A man in an antebellum-era costume whispers at you, then folds a pocket square, over and over again. Slowly, he picks up a piece of fried chicken and bites into it.

Do you feel anything?

You may if you’re part of a somewhat select group of people, who will experience ASMR, a tingling, pleasurable feeling that relaxes the mind. ASMR, which stands for autonomous sensory meridian response, is triggered by certain sounds: whispering voices, makeup brushes buffing at skin, nails scratching across cardboard. One devotee called it a “brain-gasm.”

And brands want in.

In a new KFC ad, created in July by Wieden + Kennedy and featuring actor George Hamilton as the KFC colonel, customers are alerted that the chicken is so crispy it can trigger ASMR in those who experience it.

It’s a bold move — many commenters on the ad were flabbergasted by it — but Kevin Hochman, KFC’s CMO, told the Washington Post that it was an effort to find different customers who are into the satisfyingly crunchy sound extra crispy chicken makes. “This is a community that is absolutely infatuated and enthusiastic about the sensorial experience of sound,” he told the Washington Post. “There’s a lot of comfort that’s associated with ASMR, and that’s what our food delivers.”

ASMR is ripe for brands to work with. According to Think With Google, there are more ASMR searches on YouTube than for “candy” or “chocolate.” There are 5.2 million YouTube videos featuring ASMR, and popular ASMR influencers like “Heather Feather” have upwards of a half-million subscribers. There’s also a YouTube MCN for ASMR influencers called Ritual Network that seeks to connect influencers with brands.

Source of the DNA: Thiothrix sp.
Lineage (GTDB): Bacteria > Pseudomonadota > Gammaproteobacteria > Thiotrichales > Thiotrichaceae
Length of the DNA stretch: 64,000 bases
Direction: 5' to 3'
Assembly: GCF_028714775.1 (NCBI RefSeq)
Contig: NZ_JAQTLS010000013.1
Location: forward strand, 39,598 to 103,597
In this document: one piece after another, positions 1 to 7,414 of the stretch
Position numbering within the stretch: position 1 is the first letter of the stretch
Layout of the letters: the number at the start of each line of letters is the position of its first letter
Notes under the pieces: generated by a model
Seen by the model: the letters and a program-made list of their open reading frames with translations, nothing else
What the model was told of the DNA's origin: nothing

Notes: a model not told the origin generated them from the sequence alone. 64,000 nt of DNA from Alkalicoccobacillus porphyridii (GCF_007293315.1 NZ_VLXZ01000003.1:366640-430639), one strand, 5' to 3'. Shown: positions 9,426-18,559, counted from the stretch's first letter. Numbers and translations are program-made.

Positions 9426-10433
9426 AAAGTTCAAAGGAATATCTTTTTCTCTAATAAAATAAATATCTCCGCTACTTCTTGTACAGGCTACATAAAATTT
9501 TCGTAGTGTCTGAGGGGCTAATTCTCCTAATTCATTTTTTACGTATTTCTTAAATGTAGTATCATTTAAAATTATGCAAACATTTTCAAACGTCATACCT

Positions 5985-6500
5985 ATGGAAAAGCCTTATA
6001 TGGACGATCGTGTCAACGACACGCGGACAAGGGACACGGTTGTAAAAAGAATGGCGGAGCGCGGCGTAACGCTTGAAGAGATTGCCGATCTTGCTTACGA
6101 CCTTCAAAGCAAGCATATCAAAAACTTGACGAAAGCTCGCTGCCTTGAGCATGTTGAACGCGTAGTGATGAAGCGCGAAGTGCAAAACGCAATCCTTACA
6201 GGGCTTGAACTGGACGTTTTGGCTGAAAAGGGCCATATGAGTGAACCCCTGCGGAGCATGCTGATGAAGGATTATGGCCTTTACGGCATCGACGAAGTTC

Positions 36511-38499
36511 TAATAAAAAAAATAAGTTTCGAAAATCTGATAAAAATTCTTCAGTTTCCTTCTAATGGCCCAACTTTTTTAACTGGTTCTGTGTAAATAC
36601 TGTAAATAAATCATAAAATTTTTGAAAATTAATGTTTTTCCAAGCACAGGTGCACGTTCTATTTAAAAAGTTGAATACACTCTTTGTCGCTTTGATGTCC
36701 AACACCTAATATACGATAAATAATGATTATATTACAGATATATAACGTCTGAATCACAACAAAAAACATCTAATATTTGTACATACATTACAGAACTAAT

In November last year, BBDO China used ASMR to tell customers about how silky and smooth Dove chocolate was. Videos feature sounds of a cacao bean grinder, a chocolate wrapper, chewing and rustling. BBDO Beijing said that the pleasure felt by those who experience ASMR is “analogous” to the pleasure felt by eating chocolate. The agency also used neuroscientists to test the effects of the ad to see how effective it was. Results are yet to be announced.

And then there’s the content. ASMR itself is often triggered by brand-happy stimuli. For example, a search for “KFC ASMR” brings up hundreds of videos featuring people tapping and scratching KFC chicken buckets or biting into fried chicken. There are thousands of videos of people unwrapping Kinder Surprise eggs for the crinkly ASMR delights they evoke.

(YouTube isn’t unaware. In a piece by its BrandLab analysts Allison Mooney and Jason Klein, they point out how easy it is for brands to get in on the ASMR craze. “We are not just talking about an enormous engaged audience to tap; we are talking about an enormous engaged audience that is already using your brand.”) There are ASMR videos featuring Tic-Tacs, beer cans, Shake Shack burgers and entire videos with different makeup.

In one video, a popular ASMR artist known as Whispers Red puts on makeup and names the brands she uses: Liz Earle, E.L.F, Marks & Spencer, Aubrey Organics, Barry M & Real Techniques. The video has over 500,000 views.

However, while ASMR is growing, it is still part of a somewhat dark corner of the internet. People new to the phenomenon will invariably ask if it’s sexual kink or fetishistic (practioners swear it isn’t). For brands, that territory is full of red flags.

“For the right product, it’s not out of bounds to think about,” said Noah Mallin, head of social at ad buying agency MEC. “The best of these really do trigger a sensation response around activities like brushing hair, so for someone like, say, a shampoo brand it’s an interesting way to bring an emotional response to online video.”

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